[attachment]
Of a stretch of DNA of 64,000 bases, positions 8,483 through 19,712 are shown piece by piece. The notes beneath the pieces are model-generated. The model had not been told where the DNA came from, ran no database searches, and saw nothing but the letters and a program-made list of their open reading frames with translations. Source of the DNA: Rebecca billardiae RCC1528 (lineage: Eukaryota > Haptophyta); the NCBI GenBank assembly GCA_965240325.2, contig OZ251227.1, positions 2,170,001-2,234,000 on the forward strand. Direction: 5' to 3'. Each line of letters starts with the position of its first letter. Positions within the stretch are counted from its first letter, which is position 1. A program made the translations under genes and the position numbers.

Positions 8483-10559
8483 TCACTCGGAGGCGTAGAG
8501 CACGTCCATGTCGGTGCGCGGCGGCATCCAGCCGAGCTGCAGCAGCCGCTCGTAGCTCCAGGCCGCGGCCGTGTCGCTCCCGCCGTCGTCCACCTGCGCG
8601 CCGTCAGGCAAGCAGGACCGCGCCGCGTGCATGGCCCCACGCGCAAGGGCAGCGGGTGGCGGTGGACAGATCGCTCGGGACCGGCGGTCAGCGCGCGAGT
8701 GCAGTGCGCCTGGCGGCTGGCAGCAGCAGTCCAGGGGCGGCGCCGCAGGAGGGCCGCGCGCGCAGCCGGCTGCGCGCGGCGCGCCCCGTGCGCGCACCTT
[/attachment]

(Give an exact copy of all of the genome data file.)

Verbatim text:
Of a stretch of DNA of 64,000 bases, positions 8,483 through 19,712 are shown piece by piece. The notes beneath the pieces are model-generated. The model had not been told where the DNA came from, ran no database searches, and saw nothing but the letters and a program-made list of their open reading frames with translations. Source of the DNA: Rebecca billardiae RCC1528 (lineage: Eukaryota > Haptophyta); the NCBI GenBank assembly GCA_965240325.2, contig OZ251227.1, positions 2,170,001-2,234,000 on the forward strand. Direction: 5' to 3'. Each line of letters starts with the position of its first letter. Positions within the stretch are counted from its first letter, which is position 1. A program made the translations under genes and the position numbers.

Positions 8483-10559
8483 TCACTCGGAGGCGTAGAG
8501 CACGTCCATGTCGGTGCGCGGCGGCATCCAGCCGAGCTGCAGCAGCCGCTCGTAGCTCCAGGCCGCGGCCGTGTCGCTCCCGCCGTCGTCCACCTGCGCG
8601 CCGTCAGGCAAGCAGGACCGCGCCGCGTGCATGGCCCCACGCGCAAGGGCAGCGGGTGGCGGTGGACAGATCGCTCGGGACCGGCGGTCAGCGCGCGAGT
8701 GCAGTGCGCCTGGCGGCTGGCAGCAGCAGTCCAGGGGCGGCGCCGCAGGAGGGCCGCGCGCGCAGCCGGCTGCGCGCGGCGCGCCCCGTGCGCGCACCTT